[Taxacom] Taxon suffix (for hominids)

Kenneth Kinman kinman at hotmail.com
Wed Nov 4 18:23:44 CST 2015




Hi Tony,       Actually it's even more complicated than that.  The tighter group (excluding chimps, gorillas, etc.) is now sometimes called Subtribe Hominina.  If you say Hominini (much less hominin), I think today most people's eyes just glaze over.  Ever since the molecular people started to strictly cladify the ape taxonomy, they have just made a huge mess of it.           
       It would be so much easier to go back to a paraphyletic Family Pongidae% (the percent sign indicating that it is paraphyletic) for the great apes, plus the exgroup Family Hominidae for Homo and its extinct relatives.   Then we would once again know what a person meant when they said hominid or Hominidae.  What we have now is chaos and a lot of glazed-over eyes.  Same goes for Domain or Kingdom Bacteria (if you instead say Eubacteria, then most people will know what you mean).                                         -----------------------Ken -------------------------------------------------------------------------------------------------------

> Date: Thu, 5 Nov 2015 07:26:12 +1100
> From: tonyrees49 at gmail.com
> To: zemmo at yahoo.com
> CC: taxacom at mailman.nhm.ku.edu
> Subject: Re: [Taxacom] Taxon suffix
> 
> Actually there is an error in my post above, anthropologists tend to use
> "hominin" to refer to a member of tribe Hominini, not subfamily Homininae,
> in other words a tighter group which excludes chimpanzees, gorillas, etc.,
> although technically either usage would be correct...
> 
> Regards - Tony
> 
> 
> On 5 November 2015 at 06:30, Tony Rees <tonyrees49 at gmail.com> wrote:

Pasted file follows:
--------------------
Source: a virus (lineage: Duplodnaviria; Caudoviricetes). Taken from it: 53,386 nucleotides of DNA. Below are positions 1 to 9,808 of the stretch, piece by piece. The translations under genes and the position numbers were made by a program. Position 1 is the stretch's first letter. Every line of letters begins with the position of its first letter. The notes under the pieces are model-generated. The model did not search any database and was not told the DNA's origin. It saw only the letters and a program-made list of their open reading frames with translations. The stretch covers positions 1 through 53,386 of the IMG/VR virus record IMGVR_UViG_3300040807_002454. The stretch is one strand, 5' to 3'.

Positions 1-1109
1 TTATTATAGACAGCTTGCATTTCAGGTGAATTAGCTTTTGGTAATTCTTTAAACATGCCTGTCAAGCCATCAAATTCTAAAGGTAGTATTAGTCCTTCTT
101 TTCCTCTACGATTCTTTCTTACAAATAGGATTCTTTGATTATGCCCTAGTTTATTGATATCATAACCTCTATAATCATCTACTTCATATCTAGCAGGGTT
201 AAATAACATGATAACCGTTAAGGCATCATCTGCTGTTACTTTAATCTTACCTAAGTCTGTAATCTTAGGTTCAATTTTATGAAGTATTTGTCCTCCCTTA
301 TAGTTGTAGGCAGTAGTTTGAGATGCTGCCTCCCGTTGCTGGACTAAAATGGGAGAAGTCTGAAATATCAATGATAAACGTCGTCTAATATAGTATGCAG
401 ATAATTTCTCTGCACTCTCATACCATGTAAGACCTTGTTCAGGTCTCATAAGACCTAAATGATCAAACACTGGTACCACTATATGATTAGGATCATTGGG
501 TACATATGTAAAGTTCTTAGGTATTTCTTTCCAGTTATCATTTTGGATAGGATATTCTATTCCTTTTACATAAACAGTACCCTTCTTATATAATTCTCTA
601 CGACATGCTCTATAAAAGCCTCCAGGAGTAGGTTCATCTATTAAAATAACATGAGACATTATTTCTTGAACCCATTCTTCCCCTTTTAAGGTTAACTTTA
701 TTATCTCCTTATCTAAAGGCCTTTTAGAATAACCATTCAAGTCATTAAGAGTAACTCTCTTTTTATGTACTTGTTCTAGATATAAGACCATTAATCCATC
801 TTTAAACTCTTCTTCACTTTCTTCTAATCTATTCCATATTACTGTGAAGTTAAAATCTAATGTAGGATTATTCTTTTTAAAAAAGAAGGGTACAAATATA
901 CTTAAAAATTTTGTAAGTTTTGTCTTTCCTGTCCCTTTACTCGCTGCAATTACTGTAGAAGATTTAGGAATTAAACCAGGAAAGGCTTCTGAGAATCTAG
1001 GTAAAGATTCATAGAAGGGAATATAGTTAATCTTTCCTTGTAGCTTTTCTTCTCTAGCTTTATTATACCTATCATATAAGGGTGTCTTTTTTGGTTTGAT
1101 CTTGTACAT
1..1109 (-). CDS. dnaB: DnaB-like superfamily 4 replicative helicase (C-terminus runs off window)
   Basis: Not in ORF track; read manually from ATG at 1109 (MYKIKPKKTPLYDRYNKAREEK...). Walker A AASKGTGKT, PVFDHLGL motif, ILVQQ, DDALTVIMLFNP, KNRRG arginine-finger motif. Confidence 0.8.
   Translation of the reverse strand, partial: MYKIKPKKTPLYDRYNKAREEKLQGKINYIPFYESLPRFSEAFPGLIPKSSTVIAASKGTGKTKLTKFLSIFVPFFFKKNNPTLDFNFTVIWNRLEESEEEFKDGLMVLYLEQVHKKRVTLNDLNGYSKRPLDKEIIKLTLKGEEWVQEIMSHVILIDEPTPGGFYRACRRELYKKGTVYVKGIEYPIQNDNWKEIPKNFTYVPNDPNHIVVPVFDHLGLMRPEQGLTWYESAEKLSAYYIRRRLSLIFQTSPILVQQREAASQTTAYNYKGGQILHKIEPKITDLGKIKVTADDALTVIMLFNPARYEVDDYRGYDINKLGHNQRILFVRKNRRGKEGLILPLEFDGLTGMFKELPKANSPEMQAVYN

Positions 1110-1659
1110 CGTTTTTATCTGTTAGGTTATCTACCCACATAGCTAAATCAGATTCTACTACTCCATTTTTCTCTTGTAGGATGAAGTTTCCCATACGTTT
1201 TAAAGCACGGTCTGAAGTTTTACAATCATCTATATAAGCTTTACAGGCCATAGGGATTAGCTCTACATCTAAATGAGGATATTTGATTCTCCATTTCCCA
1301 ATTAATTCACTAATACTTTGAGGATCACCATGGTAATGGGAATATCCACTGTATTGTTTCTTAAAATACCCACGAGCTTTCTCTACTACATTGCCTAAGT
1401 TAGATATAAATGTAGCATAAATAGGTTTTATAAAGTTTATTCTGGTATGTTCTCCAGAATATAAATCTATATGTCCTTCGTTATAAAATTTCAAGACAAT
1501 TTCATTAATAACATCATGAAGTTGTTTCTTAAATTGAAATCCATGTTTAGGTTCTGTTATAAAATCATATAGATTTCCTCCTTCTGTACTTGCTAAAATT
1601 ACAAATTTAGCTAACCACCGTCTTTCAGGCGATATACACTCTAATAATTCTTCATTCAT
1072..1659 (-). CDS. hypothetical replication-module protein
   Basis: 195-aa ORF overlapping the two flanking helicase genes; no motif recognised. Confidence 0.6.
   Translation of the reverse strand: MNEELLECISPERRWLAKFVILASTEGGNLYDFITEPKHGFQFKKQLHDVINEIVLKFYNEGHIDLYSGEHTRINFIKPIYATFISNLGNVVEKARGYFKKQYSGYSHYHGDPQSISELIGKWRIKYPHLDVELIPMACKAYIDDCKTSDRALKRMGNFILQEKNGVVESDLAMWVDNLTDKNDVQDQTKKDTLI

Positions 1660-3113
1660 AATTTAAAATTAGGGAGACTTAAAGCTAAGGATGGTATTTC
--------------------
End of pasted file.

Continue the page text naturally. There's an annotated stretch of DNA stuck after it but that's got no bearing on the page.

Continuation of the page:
> 
> > Hi Alan,
> >
> > Because the scientific names for families (in zoology) all end with -idae
> > (e.g. Canidae: dog family, Hominidae: humans and relatives), you will quite
> > frequently find this transliterated into vernacular name equivalents
> > (canid, hominid, both can be reasonably interpreted as belonging to the
> > equivalent families), the same occasionally for subfamilies which always
> > end in -inae (Homininae -> hominin for example). Sometime you see the same
> > for superfamily (-oidea gets translated to -oid in the vernacular name
> > equivalent), orders may be -ida or -ea (giving -idan, -ean) and more (for
> > example a cetacean belongs to order Cetacea, = whales and their relatives).
> >
> > However there are lots of "popular" cases of -id, -oid, -idan etc. which
> > have not been formed from these bases so it is a possible indication only
> > so far as the reader is concerned, with many exceptions. Also above
> > superfamily, zoological endings are not very standardized, for example
> > "Arachnida" (giving arachnid) is a class, not an order... To confuse things
> > further, botanists use -idae for subclasses, not families, thus a
> > Magnoliid, for example, would be a member of that subclass if it is still
> > recognised...
> >
> > So there is something of a convention rather than a general rule, with
> > many exceptions, special cases, traps for young players, and more, however
> > you may find a core of sense there sometimes...
> >
> > Hope this helps,
> >
> > Regards - Tony
> >
> > Tony Rees, New South Wales, Australia
> > https://about.me/TonyRees
> >
> > On 4 November 2015 at 23:04, alan seegert <zemmo at yahoo.com> wrote:
> >
> >> Is there a generally accepted set of rules used to determine the ending
> >> of various taxa? The -id suffix, for example, as in canid, arachnid, et al.
> >> How about Coleopterid vs Coleopteran. Odonate? Any help or link
> >> appreciated. I have been told that -id is a Family ending, at least in
> >> entomology, but that doesn't seem to hold up.
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